It's a given that Belle and Sebastian may never fully escape the twee-pop reputation that's followed them for nearly two decades. But the Glasgow band's latest album, Girls in Peacetime Want to Dance, is a decidedly chimey and uplifting affair, especially on colorful musings like "Allie," "The Cat With the Cream," "Ever Had a Little Faith?" and the Pet Shop Boys-ish "Enter Sylvia Plath."
And during the quirky art-pop combo's upcoming Red Rocks show on June 17, those songs will benefit from an added lushness courtesy of the Denver Symphony, whose accompaniment should make the newest material fit seamlessly alongsidepast catalog favorites.
One track that does stand apart from previous outings is the unabashedly autobiographical opening track, "Nobody's Empire," which finds bandleader Stuart Murdoch reminiscing about a debilitating disorder with diary-like honesty: "From this hiding place, life was way too much," he sings with an oddly summery lilt. "They took me to a place where they checked my body, my soul was floating in thin air."
What inspired the singer to look back on a youth sidelined by chronic fatigue syndrome for seven unproductive years?
"Well, the curious thing is, actually, that time was good for me, now that I look back on it," says Murdoch with a good-natured laugh. "After 20 years or so, the memories don't feel so bad anymore. So even though they may SEEM like bad things, the things that I went through were more like an adventure that shaped me. So I think songwriting sometimes has a way of becoming a fable, and a fable is often quite scary, like in kids' stories."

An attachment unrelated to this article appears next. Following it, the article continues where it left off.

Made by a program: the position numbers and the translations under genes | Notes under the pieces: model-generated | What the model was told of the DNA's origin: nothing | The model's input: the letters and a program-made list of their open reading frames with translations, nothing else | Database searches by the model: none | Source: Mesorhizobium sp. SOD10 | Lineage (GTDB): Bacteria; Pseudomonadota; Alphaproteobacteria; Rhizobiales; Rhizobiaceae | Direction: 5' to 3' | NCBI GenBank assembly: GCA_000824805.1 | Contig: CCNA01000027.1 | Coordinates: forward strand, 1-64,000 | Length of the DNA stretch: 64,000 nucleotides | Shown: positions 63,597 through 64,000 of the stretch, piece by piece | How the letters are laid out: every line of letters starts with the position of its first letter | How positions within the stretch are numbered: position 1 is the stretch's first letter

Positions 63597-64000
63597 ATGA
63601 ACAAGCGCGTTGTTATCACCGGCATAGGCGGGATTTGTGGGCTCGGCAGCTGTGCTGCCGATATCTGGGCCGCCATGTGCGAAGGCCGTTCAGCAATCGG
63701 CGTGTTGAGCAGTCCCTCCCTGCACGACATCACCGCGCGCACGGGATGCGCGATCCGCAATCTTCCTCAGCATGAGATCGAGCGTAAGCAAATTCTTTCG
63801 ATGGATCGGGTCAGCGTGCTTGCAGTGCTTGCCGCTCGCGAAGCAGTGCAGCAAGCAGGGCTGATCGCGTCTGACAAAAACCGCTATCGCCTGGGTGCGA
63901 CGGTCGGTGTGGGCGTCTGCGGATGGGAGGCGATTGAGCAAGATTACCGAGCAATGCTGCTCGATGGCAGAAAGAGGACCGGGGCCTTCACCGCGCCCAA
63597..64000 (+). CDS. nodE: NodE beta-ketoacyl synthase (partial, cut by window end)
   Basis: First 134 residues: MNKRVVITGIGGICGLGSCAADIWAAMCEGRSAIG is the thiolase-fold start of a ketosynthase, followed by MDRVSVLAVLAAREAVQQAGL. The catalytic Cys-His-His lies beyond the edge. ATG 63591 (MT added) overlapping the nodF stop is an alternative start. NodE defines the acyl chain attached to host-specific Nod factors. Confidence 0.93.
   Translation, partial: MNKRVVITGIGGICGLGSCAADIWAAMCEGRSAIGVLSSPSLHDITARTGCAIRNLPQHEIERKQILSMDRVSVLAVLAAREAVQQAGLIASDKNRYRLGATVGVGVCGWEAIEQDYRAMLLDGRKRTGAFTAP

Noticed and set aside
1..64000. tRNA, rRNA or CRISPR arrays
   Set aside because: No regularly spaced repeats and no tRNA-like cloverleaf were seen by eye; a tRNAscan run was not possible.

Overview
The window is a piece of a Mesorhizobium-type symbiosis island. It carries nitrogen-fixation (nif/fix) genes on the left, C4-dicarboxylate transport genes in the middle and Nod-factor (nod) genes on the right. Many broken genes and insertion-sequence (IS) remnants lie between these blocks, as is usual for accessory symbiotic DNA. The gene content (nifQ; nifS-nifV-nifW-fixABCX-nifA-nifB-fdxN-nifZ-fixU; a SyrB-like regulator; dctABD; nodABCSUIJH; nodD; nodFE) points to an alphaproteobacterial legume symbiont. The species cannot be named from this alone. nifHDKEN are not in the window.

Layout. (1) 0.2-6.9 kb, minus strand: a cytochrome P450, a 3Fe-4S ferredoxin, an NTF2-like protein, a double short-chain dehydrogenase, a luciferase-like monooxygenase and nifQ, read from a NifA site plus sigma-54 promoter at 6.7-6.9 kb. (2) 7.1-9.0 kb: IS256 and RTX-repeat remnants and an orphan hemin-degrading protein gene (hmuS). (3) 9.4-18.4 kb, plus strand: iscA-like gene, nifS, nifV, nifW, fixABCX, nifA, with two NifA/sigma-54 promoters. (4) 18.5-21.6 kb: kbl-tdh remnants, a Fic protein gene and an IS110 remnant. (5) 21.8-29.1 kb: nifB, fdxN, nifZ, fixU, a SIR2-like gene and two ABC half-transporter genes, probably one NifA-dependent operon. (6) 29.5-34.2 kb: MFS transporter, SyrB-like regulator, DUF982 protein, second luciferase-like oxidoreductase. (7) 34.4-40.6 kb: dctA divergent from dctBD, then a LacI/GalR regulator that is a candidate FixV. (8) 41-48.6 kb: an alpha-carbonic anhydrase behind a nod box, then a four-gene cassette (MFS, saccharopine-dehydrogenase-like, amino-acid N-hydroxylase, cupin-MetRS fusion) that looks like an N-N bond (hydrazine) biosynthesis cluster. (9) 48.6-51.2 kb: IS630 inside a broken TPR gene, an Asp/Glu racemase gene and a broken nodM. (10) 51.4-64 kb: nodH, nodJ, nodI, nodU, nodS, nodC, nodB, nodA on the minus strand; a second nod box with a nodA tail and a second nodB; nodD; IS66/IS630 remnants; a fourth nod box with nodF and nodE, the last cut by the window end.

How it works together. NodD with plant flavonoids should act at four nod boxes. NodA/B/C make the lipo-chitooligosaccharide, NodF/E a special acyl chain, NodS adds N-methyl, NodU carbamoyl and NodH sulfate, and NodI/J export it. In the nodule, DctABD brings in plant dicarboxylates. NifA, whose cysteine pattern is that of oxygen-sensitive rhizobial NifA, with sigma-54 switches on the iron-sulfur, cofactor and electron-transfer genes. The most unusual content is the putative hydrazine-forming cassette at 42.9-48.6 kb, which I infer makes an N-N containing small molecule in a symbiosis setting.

In the beginning, Murdoch tried to describe the symptoms he was experiencing to the people around him, but his tired and listless condition wasn't taken seriously.
"I wasn't believed as a kid at school," he recalls. "That's where my individualism and stubbornness was born. And it was a defiance that I carried forth in my fledgling band."
These days, though, Murdoch is exceedingly productive. In fact, he wrote and directed his first feature film, which premiered at last year's Sundance. God Help the Girl, which concerns a local band that makes good but then implodes, stars Emily Browning singing Murdoch's original compositions.
"This character just came alive inside my head, and she just stayed there," Murdoch says. "And the character inspired me to write songs for her, and eventually, the other two characters came into my mind, as well. So I started writing dialogue for THEM, and I never really looked back."
The aspiring female protagonist represents the naïve optimism of youth, he reckons. "She's represented as somebody I perhaps wanted to be," he says. "I wanted to write something really hopeful."
Murdoch never intended to get so serious, he says. But he recently had a slight relapse of his illness, which got him thinking deeper thoughts. But he now sees a light at the end of a once-dim tunnel.
"Basically, you're forced to withdraw from life, because you have no energy, so you have to be careful about how you spend your time," he sighs. "But I got out of it before, and I'll have to find a way out of it again. It's given me a whole new sense of empathy that I've never had."